Introduction to Intonation

Listen to the following phrases. Are they the same?

1. I’d like to go there.
2. I’d like to go there.

Although the words are identical, the intonation changes the emotions we feel when we hear them. The first phrase sounds certain and we believe that the person really does want to ‘go there’, and uses falling intonation:
‘I’d like to ↘go there.’

The second phrase sounds uncertain and we feel that the person might be about to say ‘…but…’. Intonation is the music of a language and English uses intonation in this way more than other languages do.
‘I’d ↘↗ like to go there.’ 

How does English intonation work?

In English, there are three main patterns of intonation:

  • fall ↘
  • fall-rise ↘↗
  • rise ↗

Listen to some phrases that use these different patterns. You might want to try to copy the melody yourself:


In general, using this pattern makes you sound certain, serious and truthful.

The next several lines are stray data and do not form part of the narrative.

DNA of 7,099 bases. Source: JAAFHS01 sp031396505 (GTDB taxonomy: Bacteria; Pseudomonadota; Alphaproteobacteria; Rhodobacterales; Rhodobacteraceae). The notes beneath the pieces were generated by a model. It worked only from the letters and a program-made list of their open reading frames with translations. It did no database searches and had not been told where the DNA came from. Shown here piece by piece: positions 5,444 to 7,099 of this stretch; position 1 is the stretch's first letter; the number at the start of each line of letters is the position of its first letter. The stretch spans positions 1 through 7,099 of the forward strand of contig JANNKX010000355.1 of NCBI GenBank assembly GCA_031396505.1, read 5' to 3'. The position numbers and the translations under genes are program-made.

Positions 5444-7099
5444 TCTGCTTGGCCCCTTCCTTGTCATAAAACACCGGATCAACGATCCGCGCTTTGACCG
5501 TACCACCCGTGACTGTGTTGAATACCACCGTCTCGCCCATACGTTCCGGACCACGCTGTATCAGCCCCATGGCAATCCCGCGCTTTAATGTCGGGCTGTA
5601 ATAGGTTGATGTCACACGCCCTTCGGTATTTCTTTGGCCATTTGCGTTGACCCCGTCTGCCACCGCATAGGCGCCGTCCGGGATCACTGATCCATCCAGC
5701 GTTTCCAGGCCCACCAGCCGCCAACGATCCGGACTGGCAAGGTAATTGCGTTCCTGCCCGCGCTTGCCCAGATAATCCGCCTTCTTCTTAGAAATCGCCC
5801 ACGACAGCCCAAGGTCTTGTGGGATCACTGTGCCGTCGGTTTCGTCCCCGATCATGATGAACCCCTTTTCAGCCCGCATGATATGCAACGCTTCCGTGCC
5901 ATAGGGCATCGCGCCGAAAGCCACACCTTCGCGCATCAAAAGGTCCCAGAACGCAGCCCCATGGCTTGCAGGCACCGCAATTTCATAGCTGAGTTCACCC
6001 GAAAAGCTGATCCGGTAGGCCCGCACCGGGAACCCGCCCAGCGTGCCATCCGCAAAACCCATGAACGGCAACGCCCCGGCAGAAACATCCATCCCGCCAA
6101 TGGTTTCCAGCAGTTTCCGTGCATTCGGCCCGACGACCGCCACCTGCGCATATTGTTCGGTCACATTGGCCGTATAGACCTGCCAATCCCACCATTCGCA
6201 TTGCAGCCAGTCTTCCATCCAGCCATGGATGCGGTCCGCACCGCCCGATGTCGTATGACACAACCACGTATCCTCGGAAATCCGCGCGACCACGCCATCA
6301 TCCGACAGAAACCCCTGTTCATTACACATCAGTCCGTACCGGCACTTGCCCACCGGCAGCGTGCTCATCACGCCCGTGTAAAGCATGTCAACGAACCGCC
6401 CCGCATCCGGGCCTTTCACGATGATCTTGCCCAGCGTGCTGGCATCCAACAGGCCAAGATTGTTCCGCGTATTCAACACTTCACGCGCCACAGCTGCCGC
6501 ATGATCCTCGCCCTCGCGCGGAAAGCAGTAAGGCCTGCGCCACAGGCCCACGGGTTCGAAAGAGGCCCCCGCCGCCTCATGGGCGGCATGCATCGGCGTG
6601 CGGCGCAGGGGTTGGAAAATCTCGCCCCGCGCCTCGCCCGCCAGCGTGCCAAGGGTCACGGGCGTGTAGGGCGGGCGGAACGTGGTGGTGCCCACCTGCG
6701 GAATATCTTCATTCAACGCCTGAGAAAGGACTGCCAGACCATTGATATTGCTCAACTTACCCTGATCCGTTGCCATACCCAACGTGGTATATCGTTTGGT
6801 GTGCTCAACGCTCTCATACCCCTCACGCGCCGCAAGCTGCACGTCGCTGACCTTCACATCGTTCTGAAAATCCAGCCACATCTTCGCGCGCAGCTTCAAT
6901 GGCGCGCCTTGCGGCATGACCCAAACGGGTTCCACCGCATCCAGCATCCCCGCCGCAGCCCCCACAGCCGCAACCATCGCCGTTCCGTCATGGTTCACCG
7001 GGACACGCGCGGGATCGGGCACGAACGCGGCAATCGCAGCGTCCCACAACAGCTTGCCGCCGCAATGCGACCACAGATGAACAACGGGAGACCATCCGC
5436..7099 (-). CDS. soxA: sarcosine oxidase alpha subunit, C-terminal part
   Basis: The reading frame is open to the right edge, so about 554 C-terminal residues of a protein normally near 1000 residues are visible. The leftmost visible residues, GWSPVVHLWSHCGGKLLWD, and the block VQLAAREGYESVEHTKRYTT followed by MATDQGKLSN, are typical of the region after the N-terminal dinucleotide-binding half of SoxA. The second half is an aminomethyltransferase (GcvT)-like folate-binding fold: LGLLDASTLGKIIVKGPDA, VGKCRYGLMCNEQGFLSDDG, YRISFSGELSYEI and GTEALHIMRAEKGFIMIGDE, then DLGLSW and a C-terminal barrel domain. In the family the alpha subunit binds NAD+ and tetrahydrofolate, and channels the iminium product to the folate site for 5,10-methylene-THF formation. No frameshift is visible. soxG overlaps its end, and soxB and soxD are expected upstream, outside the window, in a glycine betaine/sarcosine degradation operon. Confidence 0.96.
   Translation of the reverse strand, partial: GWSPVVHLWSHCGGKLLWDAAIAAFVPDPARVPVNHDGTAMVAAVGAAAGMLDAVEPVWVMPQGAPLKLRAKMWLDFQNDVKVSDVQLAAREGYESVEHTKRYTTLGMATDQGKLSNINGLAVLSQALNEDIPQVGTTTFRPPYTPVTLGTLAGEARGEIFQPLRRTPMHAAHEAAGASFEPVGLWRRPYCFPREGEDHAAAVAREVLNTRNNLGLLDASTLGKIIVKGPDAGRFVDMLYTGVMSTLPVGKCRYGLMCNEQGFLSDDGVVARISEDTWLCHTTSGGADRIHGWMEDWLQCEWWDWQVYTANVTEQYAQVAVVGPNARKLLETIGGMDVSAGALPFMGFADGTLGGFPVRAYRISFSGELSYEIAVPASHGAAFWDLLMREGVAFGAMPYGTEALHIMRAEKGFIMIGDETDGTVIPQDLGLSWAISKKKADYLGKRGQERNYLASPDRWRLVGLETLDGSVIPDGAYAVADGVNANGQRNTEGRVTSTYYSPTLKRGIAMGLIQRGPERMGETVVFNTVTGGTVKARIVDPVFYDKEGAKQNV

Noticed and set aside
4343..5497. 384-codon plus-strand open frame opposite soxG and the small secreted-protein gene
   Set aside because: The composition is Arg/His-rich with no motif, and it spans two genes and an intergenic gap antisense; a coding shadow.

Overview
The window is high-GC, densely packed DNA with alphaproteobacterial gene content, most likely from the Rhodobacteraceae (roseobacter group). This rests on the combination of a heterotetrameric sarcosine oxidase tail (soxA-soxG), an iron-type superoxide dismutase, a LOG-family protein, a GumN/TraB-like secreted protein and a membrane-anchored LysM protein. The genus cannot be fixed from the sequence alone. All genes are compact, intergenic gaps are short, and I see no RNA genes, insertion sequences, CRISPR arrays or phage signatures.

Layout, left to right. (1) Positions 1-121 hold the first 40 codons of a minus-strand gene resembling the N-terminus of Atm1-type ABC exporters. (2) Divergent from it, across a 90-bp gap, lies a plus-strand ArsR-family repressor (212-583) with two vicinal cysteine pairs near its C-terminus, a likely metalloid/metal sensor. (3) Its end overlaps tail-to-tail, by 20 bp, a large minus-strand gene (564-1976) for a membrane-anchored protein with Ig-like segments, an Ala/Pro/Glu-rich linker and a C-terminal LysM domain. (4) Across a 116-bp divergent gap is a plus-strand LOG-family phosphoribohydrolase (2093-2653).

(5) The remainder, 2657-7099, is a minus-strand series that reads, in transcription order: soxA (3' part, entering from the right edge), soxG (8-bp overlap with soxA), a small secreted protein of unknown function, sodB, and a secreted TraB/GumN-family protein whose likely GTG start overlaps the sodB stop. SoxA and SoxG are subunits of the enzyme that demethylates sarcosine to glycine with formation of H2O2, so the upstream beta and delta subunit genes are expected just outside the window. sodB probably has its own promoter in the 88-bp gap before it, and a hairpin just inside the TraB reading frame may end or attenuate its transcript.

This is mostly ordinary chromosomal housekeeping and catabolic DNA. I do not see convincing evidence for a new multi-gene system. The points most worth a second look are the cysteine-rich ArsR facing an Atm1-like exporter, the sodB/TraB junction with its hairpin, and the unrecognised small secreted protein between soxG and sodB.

“Good evening.”
“My name’s Lisa.”
“The hospital is closing.”


In general, using this pattern makes you sound uncertain – maybe there is something else you want to say.

“I like your cooking…”
“It’s quite good…”


Using this pattern can make you sound either friendly or surprised – it depends on the conversation.

“Good morning.”
“Where are you going?!”


Listen to these phrases and decide whether the intonation is fall ↘, fall-rise ↘↗, or rise↗:

A. Hello. B. I love the idea. C. How are you? D. Who? E. I want to go. F. I want to go. G. Good evening. H. No.

A. fall B. fall-rise C. fall D. rise E. fall F. fall-rise G. rise H. fall-rise

An aspect of intonation is covered in every chapter of ‘The Sound of English’ and on Pronunciation Studio’s Accent Reduction courses.